It was the last of our sessions at University for ‘Maths Specialists’ this evening, and despite coming at the end of a long day I found it very inspiring. Sue Johnstone-Wilder, a secondary Maths specialist, led us through a variety of open ended problems which reminded me of the importance of inspiring children to play with numbers and follow their own lines of enquiry.
One of the problems she set us got me thinking along slightly different lines. This was a task in which we worked in a group of three, each of which was provided with a number of cards containing facts about the building of a pyramid in an alien culture. Some of this information was irrelevant, with the rest of it providing the raw data for a several stage calculation to discover how long the pyramid took to build.
I have come across problems such as this before, usually in ‘team building’ type exercises to encourage collaboration, as the answer cannot be reached without information held by everyone involved. However, the first thing we did when approaching the task was to pool the relevant information and copy it out in a central place, and then all approach the problem fairly separately.
This got me thinking about what collaboration truly is, and how task design can influence it. Although all of us needed to communicate to solve our problem, we were only really contributing specific pieces of information, and once these were in the public domain our thought processes followed their own separate tracks. One person alone could solve the problem once they had all the information. I wonder if this is truly collaboration, or if what we should be aiming for with collaborative tasks is more of a sharing of thinking and skills rather than simple scattering the facts required between members of a group.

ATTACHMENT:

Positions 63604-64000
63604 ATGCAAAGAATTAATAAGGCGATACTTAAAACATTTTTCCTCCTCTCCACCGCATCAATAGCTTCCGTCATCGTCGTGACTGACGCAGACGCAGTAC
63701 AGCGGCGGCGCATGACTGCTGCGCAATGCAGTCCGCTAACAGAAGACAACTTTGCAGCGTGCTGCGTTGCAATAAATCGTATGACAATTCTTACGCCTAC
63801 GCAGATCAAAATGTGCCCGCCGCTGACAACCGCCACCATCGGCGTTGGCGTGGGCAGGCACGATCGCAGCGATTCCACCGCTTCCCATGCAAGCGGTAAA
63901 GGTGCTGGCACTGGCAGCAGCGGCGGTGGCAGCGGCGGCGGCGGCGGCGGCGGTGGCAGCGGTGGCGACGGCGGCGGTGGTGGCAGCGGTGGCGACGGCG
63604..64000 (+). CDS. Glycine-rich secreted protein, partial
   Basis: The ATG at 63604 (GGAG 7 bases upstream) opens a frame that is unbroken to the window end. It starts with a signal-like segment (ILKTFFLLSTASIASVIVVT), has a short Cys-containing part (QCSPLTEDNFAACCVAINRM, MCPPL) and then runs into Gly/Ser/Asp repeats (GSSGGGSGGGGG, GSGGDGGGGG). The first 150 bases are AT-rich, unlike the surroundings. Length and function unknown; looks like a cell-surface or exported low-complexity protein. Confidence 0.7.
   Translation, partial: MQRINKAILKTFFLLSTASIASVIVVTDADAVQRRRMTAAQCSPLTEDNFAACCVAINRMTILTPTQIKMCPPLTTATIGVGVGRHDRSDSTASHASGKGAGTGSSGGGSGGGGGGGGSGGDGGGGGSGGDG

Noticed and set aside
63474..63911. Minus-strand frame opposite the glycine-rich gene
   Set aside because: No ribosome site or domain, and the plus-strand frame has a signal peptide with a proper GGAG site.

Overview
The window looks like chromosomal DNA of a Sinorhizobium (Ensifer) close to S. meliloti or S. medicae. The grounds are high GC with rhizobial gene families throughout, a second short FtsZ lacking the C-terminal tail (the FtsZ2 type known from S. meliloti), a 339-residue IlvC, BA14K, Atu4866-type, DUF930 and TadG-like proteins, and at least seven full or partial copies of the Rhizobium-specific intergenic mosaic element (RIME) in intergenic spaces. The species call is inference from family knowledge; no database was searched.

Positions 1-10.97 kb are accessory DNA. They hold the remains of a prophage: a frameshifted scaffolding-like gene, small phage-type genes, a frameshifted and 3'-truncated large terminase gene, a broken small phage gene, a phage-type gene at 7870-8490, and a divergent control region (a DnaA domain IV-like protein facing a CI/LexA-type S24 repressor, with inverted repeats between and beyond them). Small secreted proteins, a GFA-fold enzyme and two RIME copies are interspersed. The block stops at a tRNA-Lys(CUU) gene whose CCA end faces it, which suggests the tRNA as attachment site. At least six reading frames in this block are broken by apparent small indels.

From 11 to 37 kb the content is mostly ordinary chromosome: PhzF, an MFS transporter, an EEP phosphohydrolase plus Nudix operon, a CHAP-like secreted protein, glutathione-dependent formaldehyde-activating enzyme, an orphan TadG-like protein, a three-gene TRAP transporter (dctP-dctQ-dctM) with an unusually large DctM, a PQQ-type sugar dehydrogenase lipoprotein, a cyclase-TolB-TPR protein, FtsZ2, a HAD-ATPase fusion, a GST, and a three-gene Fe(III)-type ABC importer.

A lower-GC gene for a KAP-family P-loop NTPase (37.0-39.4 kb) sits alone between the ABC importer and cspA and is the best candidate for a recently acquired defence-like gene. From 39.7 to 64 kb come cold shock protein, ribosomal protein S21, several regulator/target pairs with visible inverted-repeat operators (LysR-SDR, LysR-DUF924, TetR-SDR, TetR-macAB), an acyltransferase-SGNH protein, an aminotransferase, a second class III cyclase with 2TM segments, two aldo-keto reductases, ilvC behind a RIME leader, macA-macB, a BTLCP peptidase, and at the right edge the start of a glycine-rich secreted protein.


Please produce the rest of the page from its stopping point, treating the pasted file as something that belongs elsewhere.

Is a more desirable model of collaboration that of a team with different skills working together on a project? Take the example of someone designing a project, someone else constructing it, and another person costing it. All of these skills are essential to completion and each person is bringing their own specialism to the table. However, is this true collaboration or is it simply three people doing their own thing and then passing it on to another to then add to?
I don’t think I have the answers to these questions, but I thought they were interesting things to consider when looking at designing group tasks, and thinking about what we really want pupils to get out of group work. The answer to this may be different things at different times, but sometimes it is all to easy to forget to consider what these are!
With tools like Google Docs, Etherpad, and the forthcoming Google Wave, I am looking forward to encouraging collaboration using technology in my classroom next year, however there are obviously a lot of issues to take into account way beyond the obvious classroom management ones…